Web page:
Pongal is the most important festival of South Indians. Pongal celebrations extend for four days. God is praised by man on these days with utmost devotion and sincerity. It is celebrated in south India to usher in the new year with immense gratitude, joy and amity. Pongal is a South Indian dish which is popularly cooked during this festival. There are two main varieties of pongal, namely sarkarai or sweet pongal and kara or spicy pongal. Kara pongal is called Ven pongal in Tamil Nadu and Huggi in Karnataka. The divine rice which is boiled with milk and jaggery in the festival is also called pongal.
Ven pongal is an intrinsic part of South Indian culture, and popularly served as breakfast in South Indian homes. It is a creamy rice dish, which is made by cooking rice with ghee and roasted moong dal. The stirring is done in plenty of water and milk. The seasoning is done with black peppercorn, cumin and salt. The delicious mixture is cooked in a huge pot till the rice and dal become soft. Cashews are roasted and sprinkled on the finished dish before eating. The simplicity of this dish emanated a divine fragrance that fills South Indian homes at festival time.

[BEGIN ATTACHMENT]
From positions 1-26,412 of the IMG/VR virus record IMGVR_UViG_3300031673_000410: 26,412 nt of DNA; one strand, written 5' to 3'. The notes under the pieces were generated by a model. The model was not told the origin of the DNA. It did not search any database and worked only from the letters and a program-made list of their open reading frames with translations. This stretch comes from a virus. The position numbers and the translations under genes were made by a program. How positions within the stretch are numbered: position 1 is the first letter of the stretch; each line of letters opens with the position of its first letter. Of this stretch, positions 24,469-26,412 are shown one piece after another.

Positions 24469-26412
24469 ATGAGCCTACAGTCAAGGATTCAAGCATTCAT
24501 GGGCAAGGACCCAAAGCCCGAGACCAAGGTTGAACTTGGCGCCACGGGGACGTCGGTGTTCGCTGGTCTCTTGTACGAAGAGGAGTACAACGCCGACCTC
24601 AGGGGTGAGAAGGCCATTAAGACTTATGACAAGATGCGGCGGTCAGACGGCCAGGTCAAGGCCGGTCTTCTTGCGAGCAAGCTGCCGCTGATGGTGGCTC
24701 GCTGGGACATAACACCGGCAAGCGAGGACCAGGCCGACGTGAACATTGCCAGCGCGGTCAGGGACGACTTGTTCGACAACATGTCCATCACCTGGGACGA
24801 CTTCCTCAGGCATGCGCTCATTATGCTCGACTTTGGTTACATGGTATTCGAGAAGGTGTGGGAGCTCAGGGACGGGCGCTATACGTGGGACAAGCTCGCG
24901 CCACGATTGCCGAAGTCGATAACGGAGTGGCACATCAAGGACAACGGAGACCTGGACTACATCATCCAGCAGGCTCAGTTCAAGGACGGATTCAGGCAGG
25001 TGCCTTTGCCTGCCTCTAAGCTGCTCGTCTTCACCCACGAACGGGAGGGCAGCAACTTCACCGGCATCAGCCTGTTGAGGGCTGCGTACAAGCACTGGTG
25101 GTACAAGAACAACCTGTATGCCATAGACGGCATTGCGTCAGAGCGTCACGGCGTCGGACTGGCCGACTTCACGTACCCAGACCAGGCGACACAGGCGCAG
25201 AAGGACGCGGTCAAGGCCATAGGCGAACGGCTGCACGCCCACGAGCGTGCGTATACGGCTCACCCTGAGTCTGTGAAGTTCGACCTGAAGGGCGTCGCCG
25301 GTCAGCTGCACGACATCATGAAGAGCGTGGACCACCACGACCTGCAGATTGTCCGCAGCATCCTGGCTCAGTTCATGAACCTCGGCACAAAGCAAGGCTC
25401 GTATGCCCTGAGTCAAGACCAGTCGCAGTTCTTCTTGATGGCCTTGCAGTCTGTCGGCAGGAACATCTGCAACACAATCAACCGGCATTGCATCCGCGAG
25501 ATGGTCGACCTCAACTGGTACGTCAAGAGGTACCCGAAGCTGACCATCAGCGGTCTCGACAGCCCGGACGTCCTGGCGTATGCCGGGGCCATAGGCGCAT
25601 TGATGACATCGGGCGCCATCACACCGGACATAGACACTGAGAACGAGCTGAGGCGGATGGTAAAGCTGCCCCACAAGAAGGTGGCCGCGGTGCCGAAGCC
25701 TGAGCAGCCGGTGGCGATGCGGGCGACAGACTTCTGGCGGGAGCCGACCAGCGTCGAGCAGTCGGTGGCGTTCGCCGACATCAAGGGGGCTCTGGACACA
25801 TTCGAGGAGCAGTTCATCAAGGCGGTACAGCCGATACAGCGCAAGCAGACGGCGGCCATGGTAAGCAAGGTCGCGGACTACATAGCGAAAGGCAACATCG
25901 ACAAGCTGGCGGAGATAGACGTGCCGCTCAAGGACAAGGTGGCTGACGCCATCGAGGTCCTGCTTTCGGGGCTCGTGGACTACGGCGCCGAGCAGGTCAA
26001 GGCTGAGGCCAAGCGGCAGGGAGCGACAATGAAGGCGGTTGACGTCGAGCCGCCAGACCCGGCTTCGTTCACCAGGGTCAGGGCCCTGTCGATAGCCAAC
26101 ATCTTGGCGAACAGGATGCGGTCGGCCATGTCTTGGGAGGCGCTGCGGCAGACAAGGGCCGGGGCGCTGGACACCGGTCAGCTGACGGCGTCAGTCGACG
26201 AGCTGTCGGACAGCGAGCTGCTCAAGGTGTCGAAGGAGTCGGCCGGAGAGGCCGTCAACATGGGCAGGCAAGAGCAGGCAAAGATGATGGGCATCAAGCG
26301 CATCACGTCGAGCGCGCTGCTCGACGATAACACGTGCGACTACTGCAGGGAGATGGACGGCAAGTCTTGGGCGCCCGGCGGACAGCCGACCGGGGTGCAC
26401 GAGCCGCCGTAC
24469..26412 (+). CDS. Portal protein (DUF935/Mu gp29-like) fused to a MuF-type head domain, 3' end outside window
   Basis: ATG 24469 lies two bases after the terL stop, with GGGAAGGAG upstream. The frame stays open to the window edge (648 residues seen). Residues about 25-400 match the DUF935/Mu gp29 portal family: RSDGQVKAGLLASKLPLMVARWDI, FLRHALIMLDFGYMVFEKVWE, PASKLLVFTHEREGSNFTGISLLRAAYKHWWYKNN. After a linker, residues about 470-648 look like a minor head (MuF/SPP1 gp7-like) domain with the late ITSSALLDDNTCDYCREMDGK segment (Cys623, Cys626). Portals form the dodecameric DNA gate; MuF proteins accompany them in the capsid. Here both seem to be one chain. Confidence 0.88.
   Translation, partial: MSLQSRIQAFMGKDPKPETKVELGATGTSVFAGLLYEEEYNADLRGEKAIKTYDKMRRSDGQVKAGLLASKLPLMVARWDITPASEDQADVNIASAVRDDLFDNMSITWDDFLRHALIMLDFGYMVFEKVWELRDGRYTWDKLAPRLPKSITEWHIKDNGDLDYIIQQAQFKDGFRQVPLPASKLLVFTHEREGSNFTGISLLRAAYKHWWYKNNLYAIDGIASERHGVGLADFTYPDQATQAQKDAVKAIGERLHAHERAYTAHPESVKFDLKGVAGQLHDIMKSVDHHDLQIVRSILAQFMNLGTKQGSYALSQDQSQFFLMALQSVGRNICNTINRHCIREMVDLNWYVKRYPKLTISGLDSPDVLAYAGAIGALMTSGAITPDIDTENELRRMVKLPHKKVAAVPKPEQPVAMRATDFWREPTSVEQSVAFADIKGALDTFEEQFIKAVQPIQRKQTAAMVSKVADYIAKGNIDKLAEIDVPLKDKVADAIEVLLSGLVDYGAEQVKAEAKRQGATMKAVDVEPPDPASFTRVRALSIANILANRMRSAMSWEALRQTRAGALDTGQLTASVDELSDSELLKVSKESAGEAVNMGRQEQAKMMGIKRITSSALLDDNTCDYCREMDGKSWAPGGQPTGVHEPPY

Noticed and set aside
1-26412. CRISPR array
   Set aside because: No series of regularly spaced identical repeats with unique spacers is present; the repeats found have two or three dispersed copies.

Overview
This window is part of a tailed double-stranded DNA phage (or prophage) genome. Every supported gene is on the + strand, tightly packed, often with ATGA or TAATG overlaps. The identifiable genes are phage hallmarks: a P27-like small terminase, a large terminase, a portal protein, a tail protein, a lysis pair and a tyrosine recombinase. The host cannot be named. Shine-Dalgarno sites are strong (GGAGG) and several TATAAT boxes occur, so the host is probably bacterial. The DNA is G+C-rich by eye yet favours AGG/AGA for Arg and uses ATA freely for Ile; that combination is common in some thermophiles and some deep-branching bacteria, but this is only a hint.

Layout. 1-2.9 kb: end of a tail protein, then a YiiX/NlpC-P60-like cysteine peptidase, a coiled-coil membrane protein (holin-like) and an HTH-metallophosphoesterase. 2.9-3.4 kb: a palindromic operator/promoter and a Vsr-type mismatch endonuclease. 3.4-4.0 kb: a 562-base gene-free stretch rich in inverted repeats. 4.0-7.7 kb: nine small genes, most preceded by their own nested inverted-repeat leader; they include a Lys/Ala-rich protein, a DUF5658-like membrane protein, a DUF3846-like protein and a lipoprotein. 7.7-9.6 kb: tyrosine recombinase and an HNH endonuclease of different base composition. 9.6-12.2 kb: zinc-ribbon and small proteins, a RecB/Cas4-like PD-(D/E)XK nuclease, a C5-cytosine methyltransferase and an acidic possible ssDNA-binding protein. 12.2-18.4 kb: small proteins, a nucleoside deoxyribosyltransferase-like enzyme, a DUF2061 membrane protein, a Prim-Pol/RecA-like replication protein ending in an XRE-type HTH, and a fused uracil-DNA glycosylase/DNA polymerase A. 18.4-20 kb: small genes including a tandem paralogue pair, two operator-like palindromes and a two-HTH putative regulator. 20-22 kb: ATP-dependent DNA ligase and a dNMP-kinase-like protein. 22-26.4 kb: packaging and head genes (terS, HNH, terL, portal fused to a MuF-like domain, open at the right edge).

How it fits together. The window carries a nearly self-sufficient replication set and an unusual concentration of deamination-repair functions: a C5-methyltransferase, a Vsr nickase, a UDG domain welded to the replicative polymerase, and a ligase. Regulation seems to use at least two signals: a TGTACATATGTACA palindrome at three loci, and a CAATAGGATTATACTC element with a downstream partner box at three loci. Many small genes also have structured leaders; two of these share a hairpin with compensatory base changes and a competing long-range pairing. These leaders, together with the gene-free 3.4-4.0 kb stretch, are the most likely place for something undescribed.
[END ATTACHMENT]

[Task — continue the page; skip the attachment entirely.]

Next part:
Sarkarai Pongal is cooked in the Sunny courtyard and served from the pot directly.
Milk – 2 lts
Almonds – 10
Cashewnuts – 15
Kishmish or raisins – 30
Newly harvested rice – 1 and ½ cups
Grated jaggery – 1 and ½ cup
Nutroeg powder – ¼ tsp
Saffron powder – ¼ tsp
Cardamom powder – 1 tsp
Ghee – 2 tbsps
Clean Kishmish and chopped cashew nuts and almonds. Pour milk in Pongapni (an earthen pot) and place on fire. Wash rice and dal and add to the milk when it comes to boil. Add ghee and jaggery when the rice and daal become soft. Cook on a medium fire for some time before adding almonds, cashew nuts, and the crushed and dissolved saffron, nutrieg and cardamom powders. Add Kishmish in the end and bring to one or two boils.